Once the documentary moves into the late 1930s and the first feature films to actually address the growing Nazi menace, like Confessions of a Nazi Spy from 1939, the tone of the piece grows substantially darker, as might be expected. It may also be surprising to some viewers to hear that it was Warner Brothers which actually was the most active at the beginning of this trend. While most, if not all, of the major studios were headed by Eastern European immigrant Jews, all of the honchos were of the "assimilate first" variety and didn't want to be seen as espousing a uniquely Jewish point of view. This led them, incredibly, to uniform caving when Germany insisted that Jewish employees of the companies in Germany be fired. If you find yourselves disgusted by our current Congress, wait until you get a load of the mid- to late-30s version decrying Jews, including Hollywood executives, as being more dangerous to America than Hitler.
While Hollywood treated Nazism with kid gloves for the first few years of World War II, once Japan attacked Pearl Harbor in December 1941, the gloves came off, to a degree at least. The next four years saw a slew of anti-German films, the most incisive of which were, strangely, B-films which slipped under the door of the Hayes Office, so to speak, and were able to portray the more virulent aspects of the Nazis' attempts to rid the world of Jews. It's fascinating in this regard to see at least short segments from such lesser known films as None Shall Escape, one of the first mid-40s features to presciently predict that a lot of Nazi officers were going to be ultimately tried as war criminals. Contrast the relative grittiness of that film with the slickness of The Mortal Storm, which sought to portray anti-Semitism without ever utilizing the word "Jew."
Once the war ended, perhaps the world as a whole needed some relief, and the horrors of the Holocaust were not made explicit in any post-war films, despite being tangentially related to such fare as Gentleman's Agreement. In fact Imaginary Witness makes a compelling case that the not so subtle anti-Semitism that bubbled up in government in the 1930s simply took on a new mask with such 1950s stalwarts as the House Un-American Activities Committee, which, whatever its real intent, managed to stifle any real Jewish content in film for most of the decade. It wasn't until The Diary of Anne Frank in 1959 that the subject was examined again, albeit from a curiously non-ethnic viewpoint and with only one dream scene directly acknowledging Anne's ultimate fate.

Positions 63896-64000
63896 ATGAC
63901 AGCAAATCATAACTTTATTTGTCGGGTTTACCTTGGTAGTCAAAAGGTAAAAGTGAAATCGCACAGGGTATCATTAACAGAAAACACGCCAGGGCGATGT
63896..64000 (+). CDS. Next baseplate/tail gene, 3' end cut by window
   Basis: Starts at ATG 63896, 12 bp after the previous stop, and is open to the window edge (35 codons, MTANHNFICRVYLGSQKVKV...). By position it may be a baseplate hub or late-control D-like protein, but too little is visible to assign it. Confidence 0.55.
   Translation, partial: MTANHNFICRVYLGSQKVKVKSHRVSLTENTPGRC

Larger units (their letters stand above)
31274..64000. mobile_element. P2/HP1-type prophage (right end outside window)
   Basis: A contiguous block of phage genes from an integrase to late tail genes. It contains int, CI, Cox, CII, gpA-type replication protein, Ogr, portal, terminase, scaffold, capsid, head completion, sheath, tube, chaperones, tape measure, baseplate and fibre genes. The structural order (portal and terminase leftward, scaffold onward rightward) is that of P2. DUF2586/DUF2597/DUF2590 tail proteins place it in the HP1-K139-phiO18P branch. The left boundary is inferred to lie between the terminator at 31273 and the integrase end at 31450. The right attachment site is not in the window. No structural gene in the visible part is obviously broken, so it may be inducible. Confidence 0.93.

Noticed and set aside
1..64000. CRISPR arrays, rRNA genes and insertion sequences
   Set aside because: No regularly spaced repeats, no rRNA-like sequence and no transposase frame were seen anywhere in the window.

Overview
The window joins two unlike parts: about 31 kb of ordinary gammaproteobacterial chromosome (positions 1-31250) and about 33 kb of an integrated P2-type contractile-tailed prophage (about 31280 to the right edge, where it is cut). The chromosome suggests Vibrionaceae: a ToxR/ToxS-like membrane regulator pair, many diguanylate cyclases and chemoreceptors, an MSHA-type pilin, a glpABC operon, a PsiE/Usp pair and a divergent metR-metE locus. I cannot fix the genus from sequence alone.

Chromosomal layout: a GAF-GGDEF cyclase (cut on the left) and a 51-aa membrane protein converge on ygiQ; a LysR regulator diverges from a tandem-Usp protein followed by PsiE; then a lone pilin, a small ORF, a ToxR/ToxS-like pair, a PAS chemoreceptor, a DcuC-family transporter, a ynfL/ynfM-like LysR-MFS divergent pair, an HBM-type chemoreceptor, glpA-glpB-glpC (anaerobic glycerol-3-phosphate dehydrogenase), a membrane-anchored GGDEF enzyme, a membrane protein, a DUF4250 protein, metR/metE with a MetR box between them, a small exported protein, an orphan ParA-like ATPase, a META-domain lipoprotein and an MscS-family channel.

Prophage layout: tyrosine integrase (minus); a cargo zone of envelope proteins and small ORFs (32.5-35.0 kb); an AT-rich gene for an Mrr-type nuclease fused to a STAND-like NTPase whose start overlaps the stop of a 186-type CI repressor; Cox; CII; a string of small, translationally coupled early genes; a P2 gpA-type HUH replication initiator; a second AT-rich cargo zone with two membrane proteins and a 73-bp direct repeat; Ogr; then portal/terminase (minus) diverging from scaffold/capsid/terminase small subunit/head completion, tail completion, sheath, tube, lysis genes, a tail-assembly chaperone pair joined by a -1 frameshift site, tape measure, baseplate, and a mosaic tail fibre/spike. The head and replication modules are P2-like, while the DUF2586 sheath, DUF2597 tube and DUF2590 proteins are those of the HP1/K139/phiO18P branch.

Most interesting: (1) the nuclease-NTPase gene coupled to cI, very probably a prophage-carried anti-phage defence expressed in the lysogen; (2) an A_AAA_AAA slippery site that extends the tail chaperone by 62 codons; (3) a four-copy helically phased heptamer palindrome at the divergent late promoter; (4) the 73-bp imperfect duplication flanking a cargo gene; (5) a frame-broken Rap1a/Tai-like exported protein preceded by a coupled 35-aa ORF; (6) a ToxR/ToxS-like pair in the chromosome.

The 1960s saw some important films, most notably The Pawnbroker, which sought to portray the inner life of Holocaust survivors. Also well detailed in Imaginary Witness is Judgment at Nuremberg in both its original television and ultimate film incarnations. I was previously unfamiliar with the television version's censored soundtrack, due to the sponsorship of Natural Gas, who didn't want any mention of gas as a killing method. (Slightly tangentially, I was a little surprised not to see at least a passing mention of Return from the Ashes, perhaps not really a Holocaust-themed film, but one which, despite its mystery and thriller elements, relies on the Holocaust for several major plot points).